Apr 252009
 
The Swiss Alps

The Swiss Alps

Someone up there was looking after the weather for us while we were in the Swiss Alps.  We delved deep into our backpacks for hats and sunscreen and made our way up – with the assistance of three cable cars and a train – to Schilthorn at 2970m.

On the way up from our accommodation in Lauterbrunnen, the lush green valley and sheer cliffs (there are 72 waterfalls in the valley) gave way to tall pine forests and increasing snow coverage.  It is in-between seasons at the moment – the skiers are making the most of the last snow and the villagers are getting ready to open for the summer season of biking and hiking.  During the summer there is a triathlon that begins with a swim in the icy water of Lake Thun (Interlaken) and ends 2000m in elevation later after cycling, mountain biking and running!  (Yes, I know triathlons only have three events, but the Swiss do not).

Schilthorn is by no means the highest peak in the Swiss Alps (Jungfrau, 4185m) but it is the second-highest point you can get to by cable car.  The building (built 1968) on Schilthorn was ‘blown-up’ the 007 film, ‘On Her Majesty’s Secret Service.’  From the top you have a 360 degree view that includes the Jungfrau, Mönch and Eiger (the Young Lady, the Monk, and the Ogre) peaks.   I had very itchy feet watching the skiers take off from Schilthorn – must come back in winter!

For lunch, we walked down to Gimmelwald (1363m) from Mürren, about 300m elevation in 30 minutes.    Gimmelwald is quite small and is essentially a farming village with a little bit of tourism.

I’m not sure words such as magnificant and breathtaking do the scenery justice, so here’s a photo gallery of the Alps.

Apr 242009
 
Amy and I at her flat in Ferney

Amy and I at her flat in Ferney

We spent the last 2 nights with my cousin Amy, who lives in Ferney-Voltaire, just past the Swiss/French border in France.  Ferney (as locals prefer to call it – apparently Voltaire was  not a nice guy) is a cute little village, with an excellent boulangerie (bakery) and Indian restaurant.

We spent yesterday touring Geneva, with Amy as our very capable guide.  It was so nice to not have to worry about which bus to catch or how to navigate in the city.  We visited the UN, the botanic gardens, tooks a boat across Lake Geneva and explored the old town.  It was a most glorious spring day and I must confess that Geneva (and in fact, all of Switzerland), now holds a special place in my heart.

Outside the UN

Outside the UN

Thank you so much Amy (and Lis) for having us and showing us the sites.  It was definately one of the highlights of our trip!

Sunny Geneva (note the snow-covered mountain in the background!)

Sunny Geneva (note the snow-covered mountain in the background!)

Apr 222009
 
The lion of Lucerne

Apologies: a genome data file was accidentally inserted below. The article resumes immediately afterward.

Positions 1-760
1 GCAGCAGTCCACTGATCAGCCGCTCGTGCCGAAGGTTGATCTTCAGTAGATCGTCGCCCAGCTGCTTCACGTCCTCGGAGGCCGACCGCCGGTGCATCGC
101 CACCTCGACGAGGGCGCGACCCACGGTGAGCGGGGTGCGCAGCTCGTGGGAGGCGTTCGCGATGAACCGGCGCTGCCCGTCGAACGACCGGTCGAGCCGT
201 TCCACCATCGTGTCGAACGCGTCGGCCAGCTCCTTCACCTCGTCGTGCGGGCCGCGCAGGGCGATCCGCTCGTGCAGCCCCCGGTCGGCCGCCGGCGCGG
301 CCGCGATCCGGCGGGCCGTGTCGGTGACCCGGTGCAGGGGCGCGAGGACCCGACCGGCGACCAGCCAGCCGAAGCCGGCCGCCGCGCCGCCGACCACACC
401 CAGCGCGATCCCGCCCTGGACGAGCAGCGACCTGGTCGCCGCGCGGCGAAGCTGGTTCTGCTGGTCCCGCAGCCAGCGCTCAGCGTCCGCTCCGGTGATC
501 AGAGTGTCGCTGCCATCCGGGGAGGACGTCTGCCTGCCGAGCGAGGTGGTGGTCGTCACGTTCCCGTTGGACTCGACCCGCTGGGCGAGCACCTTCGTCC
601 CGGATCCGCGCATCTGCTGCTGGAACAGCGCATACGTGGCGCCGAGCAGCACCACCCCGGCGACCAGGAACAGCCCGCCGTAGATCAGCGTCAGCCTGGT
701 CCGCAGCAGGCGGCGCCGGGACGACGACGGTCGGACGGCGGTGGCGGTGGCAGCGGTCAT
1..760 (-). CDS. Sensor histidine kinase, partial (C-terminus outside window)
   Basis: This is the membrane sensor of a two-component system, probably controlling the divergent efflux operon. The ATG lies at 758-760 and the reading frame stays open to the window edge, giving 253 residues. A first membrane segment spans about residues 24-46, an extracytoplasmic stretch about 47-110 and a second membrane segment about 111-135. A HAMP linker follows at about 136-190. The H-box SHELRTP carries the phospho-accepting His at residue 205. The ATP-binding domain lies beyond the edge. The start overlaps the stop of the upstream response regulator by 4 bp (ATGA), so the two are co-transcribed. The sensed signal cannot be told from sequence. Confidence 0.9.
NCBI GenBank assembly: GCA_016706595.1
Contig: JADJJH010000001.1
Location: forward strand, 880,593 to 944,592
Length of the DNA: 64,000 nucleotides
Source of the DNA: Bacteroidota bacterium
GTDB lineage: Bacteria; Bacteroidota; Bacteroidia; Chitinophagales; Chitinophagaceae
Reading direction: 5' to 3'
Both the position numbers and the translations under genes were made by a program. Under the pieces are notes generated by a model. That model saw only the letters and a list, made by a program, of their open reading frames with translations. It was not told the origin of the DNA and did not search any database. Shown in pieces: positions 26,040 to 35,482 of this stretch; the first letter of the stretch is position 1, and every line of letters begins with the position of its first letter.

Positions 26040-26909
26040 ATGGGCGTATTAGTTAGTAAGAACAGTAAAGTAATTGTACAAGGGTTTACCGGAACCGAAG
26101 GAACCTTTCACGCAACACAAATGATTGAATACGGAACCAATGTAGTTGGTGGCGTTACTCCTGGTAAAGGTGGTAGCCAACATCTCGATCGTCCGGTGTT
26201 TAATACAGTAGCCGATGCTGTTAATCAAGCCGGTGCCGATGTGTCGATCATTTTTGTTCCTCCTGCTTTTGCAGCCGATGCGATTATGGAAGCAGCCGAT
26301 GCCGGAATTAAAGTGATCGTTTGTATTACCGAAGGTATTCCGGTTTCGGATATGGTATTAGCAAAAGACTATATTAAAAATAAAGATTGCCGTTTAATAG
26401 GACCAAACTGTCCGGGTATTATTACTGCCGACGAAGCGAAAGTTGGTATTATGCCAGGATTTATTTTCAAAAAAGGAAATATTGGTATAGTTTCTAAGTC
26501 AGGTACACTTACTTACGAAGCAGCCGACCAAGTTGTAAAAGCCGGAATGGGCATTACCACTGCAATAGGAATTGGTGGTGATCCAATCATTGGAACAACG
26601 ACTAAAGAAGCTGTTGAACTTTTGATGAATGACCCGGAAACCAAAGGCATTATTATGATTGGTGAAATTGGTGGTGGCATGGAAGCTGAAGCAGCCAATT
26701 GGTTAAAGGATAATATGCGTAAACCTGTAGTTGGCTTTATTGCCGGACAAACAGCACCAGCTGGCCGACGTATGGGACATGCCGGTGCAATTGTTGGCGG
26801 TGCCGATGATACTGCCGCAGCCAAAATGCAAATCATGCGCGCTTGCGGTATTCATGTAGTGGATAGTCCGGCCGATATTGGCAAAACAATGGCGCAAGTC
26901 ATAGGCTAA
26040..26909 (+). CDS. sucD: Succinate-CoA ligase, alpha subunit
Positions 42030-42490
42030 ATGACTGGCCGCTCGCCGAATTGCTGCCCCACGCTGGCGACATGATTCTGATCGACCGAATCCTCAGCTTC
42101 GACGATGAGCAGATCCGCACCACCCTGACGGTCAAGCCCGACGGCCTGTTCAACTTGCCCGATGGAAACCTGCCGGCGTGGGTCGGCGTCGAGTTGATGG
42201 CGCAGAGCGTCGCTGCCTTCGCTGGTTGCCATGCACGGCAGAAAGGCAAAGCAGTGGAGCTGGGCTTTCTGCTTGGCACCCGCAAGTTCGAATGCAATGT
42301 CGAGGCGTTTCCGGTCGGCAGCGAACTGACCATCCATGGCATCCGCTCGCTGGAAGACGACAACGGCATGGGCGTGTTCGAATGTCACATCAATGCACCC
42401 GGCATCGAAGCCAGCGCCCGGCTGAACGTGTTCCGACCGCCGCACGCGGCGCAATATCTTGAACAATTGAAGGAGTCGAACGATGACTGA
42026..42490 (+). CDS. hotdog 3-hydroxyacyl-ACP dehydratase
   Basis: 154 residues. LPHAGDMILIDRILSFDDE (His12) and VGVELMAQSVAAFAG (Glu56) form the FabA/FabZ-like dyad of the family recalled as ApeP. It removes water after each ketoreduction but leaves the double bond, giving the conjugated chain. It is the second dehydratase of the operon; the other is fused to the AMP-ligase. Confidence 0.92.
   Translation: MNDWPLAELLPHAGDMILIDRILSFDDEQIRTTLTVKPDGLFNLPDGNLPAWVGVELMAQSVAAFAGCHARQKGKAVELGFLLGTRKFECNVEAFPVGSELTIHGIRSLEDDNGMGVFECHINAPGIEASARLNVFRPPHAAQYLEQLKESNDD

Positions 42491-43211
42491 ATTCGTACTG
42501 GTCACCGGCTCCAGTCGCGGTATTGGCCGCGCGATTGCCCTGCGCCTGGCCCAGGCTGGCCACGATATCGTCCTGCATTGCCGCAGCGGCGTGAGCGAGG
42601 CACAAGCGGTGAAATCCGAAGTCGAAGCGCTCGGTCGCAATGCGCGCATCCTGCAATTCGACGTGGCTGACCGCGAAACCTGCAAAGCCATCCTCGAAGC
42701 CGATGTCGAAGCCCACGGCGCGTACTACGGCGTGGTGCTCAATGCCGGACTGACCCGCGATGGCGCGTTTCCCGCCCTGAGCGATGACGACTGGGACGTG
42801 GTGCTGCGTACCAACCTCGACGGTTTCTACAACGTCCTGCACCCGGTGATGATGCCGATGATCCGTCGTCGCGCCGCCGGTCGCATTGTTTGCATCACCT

The lion of Lucerne

So Mark Twain wrote of the dying lion of Lucerne (Löwendenkmal), a monument to the heroic death of Swiss mercenaries during the French Revolution.  I don’t know if I can agree with his statement.  I’ve seen too little of the world to declare anything “the most” significant.  But it is definitely an amazing sculpture.

Lucerne (Luzern) is a city of approximately 60,000 people, roughly in the centre of Switzerland.  It is the stuff of fairytales, located on a crystal clear lake and river, and surrounded by snow-capped alps.  It has all the mod-cons you could want, housed partly in the picturesque medieval Old Town.  I can see myself living in this town, but don’t worry we’re still coming home!

Lake Lucerne

Lake Lucerne

One of the towns most famous sites is the Kapellbrücke (Chapel Bridge) dating from the 14th century.  The bridge contained many medieval paintings under the peaked roof, however much of the bridge (and the art) was destroyed in a fire in 1993.  The efficient Swiss rebuilt the bridge in 6 months, replacing the destroyed artwork with pieces that had been put into storage when the bridge was shortened previously.  I guess there’s something to be said for hoarding!

Chapel Bridge

Chapel Bridge

If I have one complaint about Switzerland so far, it is the exorbitant price of food!  It’s just as well K Rudd’s stimulus package seems to be helping the Australian dollar at the moment, otherwise we might have no money left for the remainder of the trip!

Apr 202009
 
Fraumünster Church, Zurich

Fraumünster Church, Zurich

We made the train trip to Zurich today as it was their spring holiday, Sechseläuten (or Sächsilüüte in Swiss-German) – the literal translation is ringing of the bells at 6pm.  The holiday originated in medieval times where the guilds would celebrate the beginning of summer that gave them some non-working daylight hours.

Throughout the afternoon, the 26 guilds move around the city in a parade of costumes, floats, flowers and horses.  At 6pm the entire parade (of thousands) and even more spectators gather at Sechseläutenplatz for the lighting of the bonfire (13m high), complete with Böögg (i.e. giant 6m paper mache snowman packed with explosives).  We felt for the horses who had to be ridden at pace around the fire whilst the startling explosions from the burning Böögg went on.

The time it takes from lighting the fire until the Böögg’s head explodes is inversely proportional to the length of the upcoming summer.  This year after 12min 55sec the crowd cheered as the head of the Böögg to exploded, indicating Switzerland is in for a average warm summer.  (Last year it took 26″01 – almost the slowest time on record).

Parade gathers around the Böögg

Parade gathers around the Böögg